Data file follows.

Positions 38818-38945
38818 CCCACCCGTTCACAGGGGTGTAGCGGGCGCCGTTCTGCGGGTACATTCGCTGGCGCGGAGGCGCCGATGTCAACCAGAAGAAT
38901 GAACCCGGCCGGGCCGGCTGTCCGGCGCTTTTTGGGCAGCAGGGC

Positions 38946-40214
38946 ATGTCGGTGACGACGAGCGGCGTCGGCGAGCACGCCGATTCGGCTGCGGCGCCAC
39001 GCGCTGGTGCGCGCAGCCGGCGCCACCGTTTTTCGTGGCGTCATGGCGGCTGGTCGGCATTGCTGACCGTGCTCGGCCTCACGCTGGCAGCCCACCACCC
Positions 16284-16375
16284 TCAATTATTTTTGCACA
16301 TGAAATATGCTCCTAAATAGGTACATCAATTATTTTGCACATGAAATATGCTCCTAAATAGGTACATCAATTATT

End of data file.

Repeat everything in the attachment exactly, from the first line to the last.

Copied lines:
Positions 38818-38945
38818 CCCACCCGTTCACAGGGGTGTAGCGGGCGCCGTTCTGCGGGTACATTCGCTGGCGCGGAGGCGCCGATGTCAACCAGAAGAAT
38901 GAACCCGGCCGGGCCGGCTGTCCGGCGCTTTTTGGGCAGCAGGGC

Positions 38946-40214
38946 ATGTCGGTGACGACGAGCGGCGTCGGCGAGCACGCCGATTCGGCTGCGGCGCCAC
39001 GCGCTGGTGCGCGCAGCCGGCGCCACCGTTTTTCGTGGCGTCATGGCGGCTGGTCGGCATTGCTGACCGTGCTCGGCCTCACGCTGGCAGCCCACCACCC
Positions 16284-16375
16284 TCAATTATTTTTGCACA
16301 TGAAATATGCTCCTAAATAGGTACATCAATTATTTTGCACATGAAATATGCTCCTAAATAGGTACATCAATTATT